You Sure Waited a Long Time to Get Started by Melissa Swedoski
It’s a tricky business, this later motherhood life. On the one hand, you feel so supremely blessed to have this child(ren) who you can love, hug, snuggle, cuddle, nourish, teach, inspire, support and laugh with, when you perhaps thought you never would.
But then there’s the trick of time. You feel just a little tired. Not because of your children, but because of your age. Forty years is a long time. A whole lot happened from 1970 to 2010, and a whole lot happens to a body over the course of 40 years. Your back hurts a little bit when you get out of bed. Your body’s just a little bit sore getting up off the floor after extended play time. Your eyes burn throughout the day if you don’t get at least six hours of sleep.
Most days, my children make me feel young again, with the romping and frolicking and giggling, lots and lots of giggling. And it certainly doesn’t hurt to be married to a man 13 years younger than me, who helps me remember that there is still plenty of fun to be had. But sometimes on a lazy Sunday, I’d just like to read or watch movies and squeeze in a nap. Instead, there’s playing to be done, outdoor adventures to be had, a swimming pool to be used.
I’ve never felt particularly old as a mother. I like to think I have a fairly youthful outlook on life to begin with. But I can tell you exactly the day that I did feel old.
Last fall, our youngest daughter, then a 6 month old, was battling a recurring case of bronchitis. She was misdiagnosed several times, requiring several trips to the doctor’s office. At one of the visits, our older daughter fell asleep, so she and dad stayed in the car in the parking lot. She is not the daughter to try and wake up if she’s not done napping.
The waiting room is mostly full. This office has bench seating along the walls, with chairs in the middle of the room. I’m sitting on the bench with our daughter, with another woman about five feet down the bench from me. She’s the person who talks loudly in a quiet office, and from the conversation, I can tell this is her grandchild, and she did not expect to be in this office this day. At some point she says to me, “That baby is so cute. Look at those eyes. Are you the grandma?”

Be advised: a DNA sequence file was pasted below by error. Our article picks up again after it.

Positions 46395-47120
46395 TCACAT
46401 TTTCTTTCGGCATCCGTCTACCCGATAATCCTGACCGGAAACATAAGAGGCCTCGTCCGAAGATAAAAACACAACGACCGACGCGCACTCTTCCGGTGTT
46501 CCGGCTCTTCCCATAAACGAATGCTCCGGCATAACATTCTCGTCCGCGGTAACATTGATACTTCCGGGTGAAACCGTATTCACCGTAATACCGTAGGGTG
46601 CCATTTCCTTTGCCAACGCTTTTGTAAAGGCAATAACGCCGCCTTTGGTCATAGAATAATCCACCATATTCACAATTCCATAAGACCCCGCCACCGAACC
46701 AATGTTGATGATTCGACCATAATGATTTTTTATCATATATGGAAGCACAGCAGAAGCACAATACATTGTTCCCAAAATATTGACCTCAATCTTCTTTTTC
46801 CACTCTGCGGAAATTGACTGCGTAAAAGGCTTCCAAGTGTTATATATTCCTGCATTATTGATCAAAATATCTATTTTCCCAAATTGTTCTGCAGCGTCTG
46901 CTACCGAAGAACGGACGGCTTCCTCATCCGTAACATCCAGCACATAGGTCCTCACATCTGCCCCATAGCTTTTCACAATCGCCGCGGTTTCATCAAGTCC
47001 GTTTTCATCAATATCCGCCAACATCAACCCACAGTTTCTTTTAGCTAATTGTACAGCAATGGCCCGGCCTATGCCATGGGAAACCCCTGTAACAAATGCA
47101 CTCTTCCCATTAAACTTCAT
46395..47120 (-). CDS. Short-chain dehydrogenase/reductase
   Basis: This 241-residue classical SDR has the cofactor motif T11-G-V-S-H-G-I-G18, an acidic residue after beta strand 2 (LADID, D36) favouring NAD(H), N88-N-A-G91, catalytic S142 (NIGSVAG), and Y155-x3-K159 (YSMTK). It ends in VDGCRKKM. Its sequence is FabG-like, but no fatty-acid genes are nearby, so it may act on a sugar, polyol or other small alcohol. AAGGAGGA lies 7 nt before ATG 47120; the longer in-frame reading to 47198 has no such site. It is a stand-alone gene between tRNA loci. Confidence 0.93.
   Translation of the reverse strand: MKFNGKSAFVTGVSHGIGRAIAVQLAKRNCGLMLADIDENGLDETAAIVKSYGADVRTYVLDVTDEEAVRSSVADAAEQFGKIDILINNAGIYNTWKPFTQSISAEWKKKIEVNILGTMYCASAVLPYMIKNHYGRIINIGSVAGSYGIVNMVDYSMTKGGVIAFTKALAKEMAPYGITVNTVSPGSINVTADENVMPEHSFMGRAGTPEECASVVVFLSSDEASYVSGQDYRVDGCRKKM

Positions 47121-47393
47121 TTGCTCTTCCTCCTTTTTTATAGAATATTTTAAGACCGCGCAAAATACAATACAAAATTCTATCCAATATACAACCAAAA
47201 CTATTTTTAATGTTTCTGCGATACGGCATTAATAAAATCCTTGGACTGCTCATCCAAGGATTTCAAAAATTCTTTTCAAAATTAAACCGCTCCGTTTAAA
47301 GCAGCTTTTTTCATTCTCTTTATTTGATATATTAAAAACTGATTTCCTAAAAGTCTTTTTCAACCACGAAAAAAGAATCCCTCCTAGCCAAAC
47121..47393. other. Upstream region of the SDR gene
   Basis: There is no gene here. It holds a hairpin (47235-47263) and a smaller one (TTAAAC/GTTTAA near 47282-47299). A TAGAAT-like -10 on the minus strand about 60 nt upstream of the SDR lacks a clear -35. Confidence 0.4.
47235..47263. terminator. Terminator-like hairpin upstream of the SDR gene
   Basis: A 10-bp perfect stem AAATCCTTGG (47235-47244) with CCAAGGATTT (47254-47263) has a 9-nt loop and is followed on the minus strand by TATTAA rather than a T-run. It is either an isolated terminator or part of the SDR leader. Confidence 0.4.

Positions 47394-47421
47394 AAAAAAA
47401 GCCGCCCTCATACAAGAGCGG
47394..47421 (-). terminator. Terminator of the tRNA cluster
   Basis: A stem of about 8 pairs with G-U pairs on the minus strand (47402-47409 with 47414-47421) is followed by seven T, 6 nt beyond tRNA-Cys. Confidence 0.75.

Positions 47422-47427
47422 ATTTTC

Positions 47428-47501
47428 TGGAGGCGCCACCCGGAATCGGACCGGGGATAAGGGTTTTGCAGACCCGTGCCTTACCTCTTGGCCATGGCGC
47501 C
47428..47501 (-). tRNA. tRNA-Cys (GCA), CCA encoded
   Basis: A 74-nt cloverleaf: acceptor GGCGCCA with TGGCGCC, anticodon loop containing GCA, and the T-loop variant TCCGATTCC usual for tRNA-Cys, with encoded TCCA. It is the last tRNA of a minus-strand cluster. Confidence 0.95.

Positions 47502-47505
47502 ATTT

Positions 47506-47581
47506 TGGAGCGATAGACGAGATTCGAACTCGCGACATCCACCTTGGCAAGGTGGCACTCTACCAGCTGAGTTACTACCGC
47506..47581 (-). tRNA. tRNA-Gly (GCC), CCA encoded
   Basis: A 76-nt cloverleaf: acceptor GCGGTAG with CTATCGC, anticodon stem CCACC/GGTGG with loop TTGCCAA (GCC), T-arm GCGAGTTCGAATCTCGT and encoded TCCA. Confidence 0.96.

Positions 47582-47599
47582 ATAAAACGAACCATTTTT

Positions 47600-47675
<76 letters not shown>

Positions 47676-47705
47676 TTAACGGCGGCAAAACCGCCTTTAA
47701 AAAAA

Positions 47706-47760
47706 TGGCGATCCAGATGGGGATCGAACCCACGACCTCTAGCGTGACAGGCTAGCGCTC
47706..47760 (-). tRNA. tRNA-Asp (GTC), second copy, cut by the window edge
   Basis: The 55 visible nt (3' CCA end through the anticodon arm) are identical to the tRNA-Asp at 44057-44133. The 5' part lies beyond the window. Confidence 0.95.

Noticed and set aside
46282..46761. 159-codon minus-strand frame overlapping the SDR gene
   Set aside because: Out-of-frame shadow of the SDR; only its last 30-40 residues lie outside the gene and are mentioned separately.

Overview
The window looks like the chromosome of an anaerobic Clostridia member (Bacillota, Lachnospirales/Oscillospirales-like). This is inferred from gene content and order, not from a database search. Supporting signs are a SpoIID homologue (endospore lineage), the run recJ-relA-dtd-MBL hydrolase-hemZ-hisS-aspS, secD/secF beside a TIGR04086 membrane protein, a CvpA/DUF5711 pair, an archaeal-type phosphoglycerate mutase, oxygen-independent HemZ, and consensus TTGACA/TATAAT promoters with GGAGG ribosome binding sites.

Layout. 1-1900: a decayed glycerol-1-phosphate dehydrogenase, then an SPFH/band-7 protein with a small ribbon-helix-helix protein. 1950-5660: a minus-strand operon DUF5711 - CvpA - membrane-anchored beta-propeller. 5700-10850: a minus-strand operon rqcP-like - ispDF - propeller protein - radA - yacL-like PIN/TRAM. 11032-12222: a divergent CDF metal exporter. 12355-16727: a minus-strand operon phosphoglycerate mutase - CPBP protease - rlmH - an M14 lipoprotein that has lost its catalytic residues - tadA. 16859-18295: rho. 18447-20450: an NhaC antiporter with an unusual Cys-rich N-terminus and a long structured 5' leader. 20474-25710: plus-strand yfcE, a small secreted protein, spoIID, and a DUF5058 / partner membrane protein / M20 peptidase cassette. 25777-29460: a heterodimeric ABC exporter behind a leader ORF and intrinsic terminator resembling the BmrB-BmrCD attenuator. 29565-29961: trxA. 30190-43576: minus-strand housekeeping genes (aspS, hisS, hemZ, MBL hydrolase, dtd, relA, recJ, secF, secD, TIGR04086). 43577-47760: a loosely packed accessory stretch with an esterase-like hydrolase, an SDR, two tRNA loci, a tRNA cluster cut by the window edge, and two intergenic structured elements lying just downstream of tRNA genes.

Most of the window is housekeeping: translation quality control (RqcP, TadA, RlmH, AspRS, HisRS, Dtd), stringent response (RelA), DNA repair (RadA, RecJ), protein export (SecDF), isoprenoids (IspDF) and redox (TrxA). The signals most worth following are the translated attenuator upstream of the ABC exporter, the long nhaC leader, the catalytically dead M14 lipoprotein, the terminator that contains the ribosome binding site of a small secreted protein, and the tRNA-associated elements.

Being the studier of human behavior that I am, I see some people flinch, some people look away, and a few people smirk. “No, I’m the mommy.” But she didn’t let it go. “Really? I don’t see how you gals do it. I was done with all that business by the time I was your age.” Try to imagine this in a Texas twang, loud enough for a full waiting room to hear.
I nodded. She turned to no one in particular and said, “I just can’t believe that. I mean, how do they do it? My daughter had a baby at 32, and I thought that was old. Did she say how old she was? Did you say you were 36?” I pretend not to hear this, and I notice that now, people are physically shifting in their seats away from her and/or dropping their eyes to avoid contact. At some point, after continuing to mutter something or other, she said, “I guess I wasn’t supposed to ask her that.” Who says good manners are dead? Thankfully, our name was called and I could move on with my life.
Why did this make me feel old? Not because of what she said. It was pretty obvious that she wasn’t cool with older first time moms, but trust me, I don’t need anybody’s approval. That’s not my bag. It made me feel old, because as I glanced around the room, I WAS the oldest first time mom in the room. I had absolutely no cohorts. No one who could relate to the awkwardness (or the hilarity) of this situation. No one who could begin to know what it was like to be asked, “Wow, you waited a long time to get started, huh?”
Yes, I waited a long time. But standing here now, looking at these faces, it was just the right amount of time.